If Your Brand Isn’t Thriving, It’s Dying
Defining Brand Equity
Brand equity refers to the value you have built into your brand. That value is primarily a function of how well known your brand is to a target audience and what feelings they associate with that brand awareness. Across all industries, consumers largely consider products and services with well-known brand names to be superior to those without comparable recognition. This is why well-known brands generate more revenue than their lesser known competitors and ultimately, own far greater brand value.
Firm level brand equity is derived by a number of competing calculations, but a fairly basic one subtracts all tangible assets (i.e. capital holdings) from the total market capitalization of the company. The resulting figure is designated as intangible, brand equity.
It’s no surprise that the list above, and the full list on Forbes, consists of a balance between B2B and B2C brands. People determine brand value, and we’re all in the people-to-people business. The increasing access to information and high-impact marketing and advertising resources has quickly eroded the differences between B2C and B2B strategies for driving brand awareness and preference. Because of this change in the marketing landscape, all brands that want to thrive and build long-term equity must make every effort to stay top of mind, in a positive and easily recognizable way.
Calculating Brand Equity
There are numerous ways to measure changes in brand equity, but some of the most common considerations are:
- Market Share
- Profit Margin
- Recognition of Visual Branding
- Brand Language Associations
- Consumer Perceptions of Quality
These factors are often divided into two broader categories. Measurable financial changes like market share and profit margin are quantitative equity values. Consumer associations of interest and prestige are qualitative measures. Large brands measure these factors carefully and at considerable cost. Smaller brands may not have the luxury of that extensive measurement so, they have to proceed based on what they recognize as proven success by their larger competitors.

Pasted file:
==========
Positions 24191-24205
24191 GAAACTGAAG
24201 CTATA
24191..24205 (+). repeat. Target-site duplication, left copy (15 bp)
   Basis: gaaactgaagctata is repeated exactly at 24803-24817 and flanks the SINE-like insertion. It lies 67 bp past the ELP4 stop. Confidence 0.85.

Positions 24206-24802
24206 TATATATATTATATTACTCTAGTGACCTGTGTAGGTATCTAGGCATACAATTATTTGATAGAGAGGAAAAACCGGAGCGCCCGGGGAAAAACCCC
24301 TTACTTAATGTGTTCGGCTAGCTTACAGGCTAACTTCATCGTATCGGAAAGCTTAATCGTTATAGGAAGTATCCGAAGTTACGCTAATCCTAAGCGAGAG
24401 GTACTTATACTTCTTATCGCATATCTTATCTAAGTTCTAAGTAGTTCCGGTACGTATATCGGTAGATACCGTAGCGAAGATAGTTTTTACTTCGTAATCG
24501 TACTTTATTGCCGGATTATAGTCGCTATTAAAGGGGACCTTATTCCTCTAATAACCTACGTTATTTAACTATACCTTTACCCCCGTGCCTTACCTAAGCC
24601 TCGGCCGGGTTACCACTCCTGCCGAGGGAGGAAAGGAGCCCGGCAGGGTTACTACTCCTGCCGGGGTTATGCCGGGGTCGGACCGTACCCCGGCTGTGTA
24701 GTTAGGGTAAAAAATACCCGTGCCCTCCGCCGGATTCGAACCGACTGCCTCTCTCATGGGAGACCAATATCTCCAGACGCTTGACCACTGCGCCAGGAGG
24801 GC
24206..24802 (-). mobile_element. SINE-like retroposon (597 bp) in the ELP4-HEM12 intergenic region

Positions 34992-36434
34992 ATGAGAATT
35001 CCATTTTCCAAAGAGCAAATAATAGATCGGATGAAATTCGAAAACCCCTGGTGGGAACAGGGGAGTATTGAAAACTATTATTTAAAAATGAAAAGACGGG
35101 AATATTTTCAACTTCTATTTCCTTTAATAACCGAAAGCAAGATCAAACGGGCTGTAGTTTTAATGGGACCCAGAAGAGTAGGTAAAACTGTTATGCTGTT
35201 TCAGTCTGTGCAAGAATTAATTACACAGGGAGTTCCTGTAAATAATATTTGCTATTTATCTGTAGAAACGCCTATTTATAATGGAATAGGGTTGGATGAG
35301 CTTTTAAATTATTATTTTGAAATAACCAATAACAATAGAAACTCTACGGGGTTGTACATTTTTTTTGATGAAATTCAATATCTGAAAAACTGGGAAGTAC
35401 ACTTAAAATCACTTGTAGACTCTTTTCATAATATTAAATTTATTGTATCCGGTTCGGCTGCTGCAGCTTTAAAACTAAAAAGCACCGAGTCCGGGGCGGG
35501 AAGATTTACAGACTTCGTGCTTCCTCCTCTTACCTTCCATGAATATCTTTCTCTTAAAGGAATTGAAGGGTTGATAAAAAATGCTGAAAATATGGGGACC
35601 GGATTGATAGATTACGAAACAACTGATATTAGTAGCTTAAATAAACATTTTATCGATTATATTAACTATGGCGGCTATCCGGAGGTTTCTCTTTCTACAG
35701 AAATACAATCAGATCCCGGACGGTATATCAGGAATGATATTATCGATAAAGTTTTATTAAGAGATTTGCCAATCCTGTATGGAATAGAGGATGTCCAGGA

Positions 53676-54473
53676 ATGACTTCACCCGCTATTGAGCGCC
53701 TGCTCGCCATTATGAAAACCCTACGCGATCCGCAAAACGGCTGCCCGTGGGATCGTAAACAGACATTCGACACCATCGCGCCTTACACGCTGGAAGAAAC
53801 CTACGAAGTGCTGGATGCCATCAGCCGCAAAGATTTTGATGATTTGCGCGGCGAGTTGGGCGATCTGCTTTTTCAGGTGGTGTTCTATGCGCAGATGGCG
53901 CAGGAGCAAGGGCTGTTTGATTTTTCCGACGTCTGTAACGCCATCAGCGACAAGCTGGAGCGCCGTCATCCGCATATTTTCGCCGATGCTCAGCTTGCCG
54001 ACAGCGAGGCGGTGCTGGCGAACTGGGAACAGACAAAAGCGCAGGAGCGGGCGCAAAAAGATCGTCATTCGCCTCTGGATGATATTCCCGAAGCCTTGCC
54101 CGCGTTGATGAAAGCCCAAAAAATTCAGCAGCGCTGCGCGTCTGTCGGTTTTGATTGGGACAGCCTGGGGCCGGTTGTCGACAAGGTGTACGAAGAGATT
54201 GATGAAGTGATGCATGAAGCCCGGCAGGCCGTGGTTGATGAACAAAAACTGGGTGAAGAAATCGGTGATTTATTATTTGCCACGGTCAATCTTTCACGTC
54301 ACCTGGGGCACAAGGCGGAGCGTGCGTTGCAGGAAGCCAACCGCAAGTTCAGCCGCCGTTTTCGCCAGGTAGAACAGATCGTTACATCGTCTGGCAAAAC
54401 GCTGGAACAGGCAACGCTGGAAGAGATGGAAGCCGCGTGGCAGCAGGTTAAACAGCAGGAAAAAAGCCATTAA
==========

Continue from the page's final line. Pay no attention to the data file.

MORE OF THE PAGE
Building the Brand
A brand is composed of a name, visual and verbal identities, and perceptions that take hold in the mind of the public at large. Over time, consumers develop relationships with brands they encounter frequently, forming associations and expectations. Those expectations amount to a brand promise: assurances of consistency in quality, pricing, speed of delivery, customer service or whatever meaningful differentiation they have selected as their core promise.
So, given that brand equity is such a powerful resource, how do companies go about attaining and growing it? They do so through strategic investments in a variety of targeted communication channels. Put more simply, they broadcast messaging that builds awareness and reinforces recognition.
Strategic investments in brands have a cumulative effect. Each additional message makes the brand more familiar, growing its equity, leading to price and revenue increases, and ultimately, improving the return on marketing investment.
Thrive to Survive
Growing brand equity by building brand awareness and recognition is a never-ending and constantly evolving process. The marketplace isn’t static. Consumer behavior and values shift, and competitive strategies evolve. Brand managers have to adjust their marketing communications and brand platforms to these shifting winds to maintain growth. Even when external factors aren’t limiting advancement, simple stagnation can depreciate brand equity. It takes continual reinforcement to sustain a growing brand.
Ultimately, the benefits of building brand equity aren’t just added value either; they are necessary for continued survival, and in an increasingly competitive marketplace, you must thrive to survive. Inaction leads to diminished value and eventual extinction.
Want to learn more about building your own brand equity? Download our Blueprint for Successful Branding and get started now.